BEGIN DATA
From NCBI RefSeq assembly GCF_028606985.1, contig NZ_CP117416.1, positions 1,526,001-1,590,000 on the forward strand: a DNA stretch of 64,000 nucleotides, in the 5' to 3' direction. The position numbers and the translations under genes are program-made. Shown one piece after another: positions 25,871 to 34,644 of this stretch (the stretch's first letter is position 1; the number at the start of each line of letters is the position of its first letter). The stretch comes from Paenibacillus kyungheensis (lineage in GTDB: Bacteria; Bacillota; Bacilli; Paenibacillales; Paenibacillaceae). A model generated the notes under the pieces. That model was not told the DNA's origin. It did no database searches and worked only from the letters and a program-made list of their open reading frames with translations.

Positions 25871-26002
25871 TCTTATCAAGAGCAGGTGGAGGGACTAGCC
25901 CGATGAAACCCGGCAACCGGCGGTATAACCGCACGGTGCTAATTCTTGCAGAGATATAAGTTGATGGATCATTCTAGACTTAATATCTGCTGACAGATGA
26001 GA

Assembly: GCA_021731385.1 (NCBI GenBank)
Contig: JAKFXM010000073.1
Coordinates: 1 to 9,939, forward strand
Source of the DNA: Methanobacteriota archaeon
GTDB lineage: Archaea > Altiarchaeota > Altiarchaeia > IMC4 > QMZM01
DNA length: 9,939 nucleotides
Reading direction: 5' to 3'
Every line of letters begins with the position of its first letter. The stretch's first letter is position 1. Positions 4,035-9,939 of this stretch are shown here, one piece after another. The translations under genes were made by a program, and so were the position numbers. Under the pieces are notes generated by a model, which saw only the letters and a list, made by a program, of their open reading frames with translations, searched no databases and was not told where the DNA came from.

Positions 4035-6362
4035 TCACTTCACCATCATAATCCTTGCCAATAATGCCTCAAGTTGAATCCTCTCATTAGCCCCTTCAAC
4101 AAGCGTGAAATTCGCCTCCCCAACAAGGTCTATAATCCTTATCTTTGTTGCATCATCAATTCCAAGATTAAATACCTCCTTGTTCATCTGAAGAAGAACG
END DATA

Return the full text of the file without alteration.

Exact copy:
From NCBI RefSeq assembly GCF_028606985.1, contig NZ_CP117416.1, positions 1,526,001-1,590,000 on the forward strand: a DNA stretch of 64,000 nucleotides, in the 5' to 3' direction. The position numbers and the translations under genes are program-made. Shown one piece after another: positions 25,871 to 34,644 of this stretch (the stretch's first letter is position 1; the number at the start of each line of letters is the position of its first letter). The stretch comes from Paenibacillus kyungheensis (lineage in GTDB: Bacteria; Bacillota; Bacilli; Paenibacillales; Paenibacillaceae). A model generated the notes under the pieces. That model was not told the DNA's origin. It did no database searches and worked only from the letters and a program-made list of their open reading frames with translations.

Positions 25871-26002
25871 TCTTATCAAGAGCAGGTGGAGGGACTAGCC
25901 CGATGAAACCCGGCAACCGGCGGTATAACCGCACGGTGCTAATTCTTGCAGAGATATAAGTTGATGGATCATTCTAGACTTAATATCTGCTGACAGATGA
26001 GA

Assembly: GCA_021731385.1 (NCBI GenBank)
Contig: JAKFXM010000073.1
Coordinates: 1 to 9,939, forward strand
Source of the DNA: Methanobacteriota archaeon
GTDB lineage: Archaea > Altiarchaeota > Altiarchaeia > IMC4 > QMZM01
DNA length: 9,939 nucleotides
Reading direction: 5' to 3'
Every line of letters begins with the position of its first letter. The stretch's first letter is position 1. Positions 4,035-9,939 of this stretch are shown here, one piece after another. The translations under genes were made by a program, and so were the position numbers. Under the pieces are notes generated by a model, which saw only the letters and a list, made by a program, of their open reading frames with translations, searched no databases and was not told where the DNA came from.

Positions 4035-6362
4035 TCACTTCACCATCATAATCCTTGCCAATAATGCCTCAAGTTGAATCCTCTCATTAGCCCCTTCAAC
4101 AAGCGTGAAATTCGCCTCCCCAACAAGGTCTATAATCCTTATCTTTGTTGCATCATCAATTCCAAGATTAAATACCTCCTTGTTCATCTGAAGAAGAACG